For the consideration of people with disabilities there exist technical standards (e.g. for Germany DIN 18040-1 or 18040-3). These primarily comprise technical requirements, e.g. ensuring that an alarm can be perceived using both acoustic and optical signals (so-called two-sense principle). If multiple senses are addressed, e.g. hearing and sight, this provides a more effective level of redundancy and makes it possible to warn people with sensory impairments. Acoustic alarms – the most commonly used alarms – should therefore be supplemented by an optical alarm. A purely optical alarm is not recommended because users would have to explicitly look at this alarm. Tactile alarms (i.e. those that can be felt) e.g. in the form of vibrations, could be considered for infrastructures such as work places.
Designing escape routes to enable self-rescue
Alongside alarm systems, the design and marking of escape routes is another impor-tant factor for self-rescue. However, if escape routes have not been designed to meet the needs of people with disabilities, they can hinder the person’s ability to rescue themselves. They will then need assistance or even need to be rescuedby emergency services, which they do not necessarily require due to their disability. The principles of universal design can be transferred to the design and marking of escape routes, as demonstrated by the examples in Tables 1 and 2. This results in another positive effect: If escape routes become easier to use for people with disabilities, they are gener-ally better to use for everyone.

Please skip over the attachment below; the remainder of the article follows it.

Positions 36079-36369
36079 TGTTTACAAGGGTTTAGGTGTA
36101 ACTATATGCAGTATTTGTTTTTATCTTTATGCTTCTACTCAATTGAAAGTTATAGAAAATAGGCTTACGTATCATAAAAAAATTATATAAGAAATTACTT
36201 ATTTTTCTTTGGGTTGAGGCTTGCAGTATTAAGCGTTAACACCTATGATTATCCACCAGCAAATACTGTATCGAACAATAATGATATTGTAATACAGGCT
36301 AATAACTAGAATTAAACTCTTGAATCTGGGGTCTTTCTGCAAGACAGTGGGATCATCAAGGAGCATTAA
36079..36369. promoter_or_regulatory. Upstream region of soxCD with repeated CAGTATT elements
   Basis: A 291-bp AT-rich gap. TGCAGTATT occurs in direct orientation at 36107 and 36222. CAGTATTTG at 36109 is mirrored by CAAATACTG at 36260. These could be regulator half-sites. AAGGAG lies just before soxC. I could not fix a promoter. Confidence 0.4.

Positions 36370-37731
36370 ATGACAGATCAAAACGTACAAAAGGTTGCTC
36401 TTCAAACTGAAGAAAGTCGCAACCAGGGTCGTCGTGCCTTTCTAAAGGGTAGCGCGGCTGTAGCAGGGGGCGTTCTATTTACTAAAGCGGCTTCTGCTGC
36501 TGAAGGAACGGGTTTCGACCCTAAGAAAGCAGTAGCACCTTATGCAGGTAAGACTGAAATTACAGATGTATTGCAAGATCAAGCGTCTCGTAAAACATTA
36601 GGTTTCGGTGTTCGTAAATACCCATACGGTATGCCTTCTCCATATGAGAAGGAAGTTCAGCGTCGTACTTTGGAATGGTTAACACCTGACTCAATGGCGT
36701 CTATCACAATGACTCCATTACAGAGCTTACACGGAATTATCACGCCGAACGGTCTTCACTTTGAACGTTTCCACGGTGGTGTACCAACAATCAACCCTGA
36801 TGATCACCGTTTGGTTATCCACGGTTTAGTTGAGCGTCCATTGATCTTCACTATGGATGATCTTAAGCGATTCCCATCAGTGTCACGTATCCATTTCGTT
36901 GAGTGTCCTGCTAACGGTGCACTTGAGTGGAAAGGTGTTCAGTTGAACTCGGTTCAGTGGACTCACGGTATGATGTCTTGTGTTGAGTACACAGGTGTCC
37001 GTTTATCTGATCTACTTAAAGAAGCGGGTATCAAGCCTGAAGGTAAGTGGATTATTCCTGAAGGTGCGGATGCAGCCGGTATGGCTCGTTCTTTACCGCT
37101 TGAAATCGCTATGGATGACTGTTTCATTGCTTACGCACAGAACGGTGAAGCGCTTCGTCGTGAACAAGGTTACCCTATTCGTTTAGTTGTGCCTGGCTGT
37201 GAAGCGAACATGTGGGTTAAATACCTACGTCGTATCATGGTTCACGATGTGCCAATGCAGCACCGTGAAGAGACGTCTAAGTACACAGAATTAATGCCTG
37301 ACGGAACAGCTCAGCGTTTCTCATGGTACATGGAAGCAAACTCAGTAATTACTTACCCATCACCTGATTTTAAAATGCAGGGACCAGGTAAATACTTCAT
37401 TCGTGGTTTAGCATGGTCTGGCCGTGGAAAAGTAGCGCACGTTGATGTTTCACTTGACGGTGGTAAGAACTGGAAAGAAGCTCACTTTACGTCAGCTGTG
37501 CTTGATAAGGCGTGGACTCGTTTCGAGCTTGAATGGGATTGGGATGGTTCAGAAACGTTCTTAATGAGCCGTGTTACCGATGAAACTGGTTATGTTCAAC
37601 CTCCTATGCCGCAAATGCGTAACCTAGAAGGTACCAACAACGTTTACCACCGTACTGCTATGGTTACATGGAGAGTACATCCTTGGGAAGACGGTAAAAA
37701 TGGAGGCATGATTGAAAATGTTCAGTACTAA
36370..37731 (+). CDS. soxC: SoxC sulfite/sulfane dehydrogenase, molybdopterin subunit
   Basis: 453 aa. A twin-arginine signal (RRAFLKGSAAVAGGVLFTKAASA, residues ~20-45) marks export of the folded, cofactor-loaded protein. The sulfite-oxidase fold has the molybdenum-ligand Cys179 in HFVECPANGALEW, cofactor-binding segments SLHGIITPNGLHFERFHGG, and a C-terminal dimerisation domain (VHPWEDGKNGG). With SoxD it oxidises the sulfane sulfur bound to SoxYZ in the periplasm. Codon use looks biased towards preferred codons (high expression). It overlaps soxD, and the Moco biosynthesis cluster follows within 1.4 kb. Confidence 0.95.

Research results provide information on the requirements of different user groups. Incorporating these needs into evacuation concepts using priciples of universal designis important to provide an optimum level of safety for everyone. Universal design thus makes equitable participation of various different user groups possible, also in the field of fire protection.
Dr. Laura Künzer and Dr. Gesine Hofinger: Qualified psychologists, partners in HF Team – Human Factors Research Consulting Training ( www.team-hf.de ); areas of activity include human factors and safety, especially designing warnings and announcements, evacuations, visitor safety for events, emergency planning, incident and crisis command staff; research and advisory tasks, as well as lecturing at various universities and teaching institutions.
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The article was published in FeuerTrutz International, issue 1.2019 (January 2019).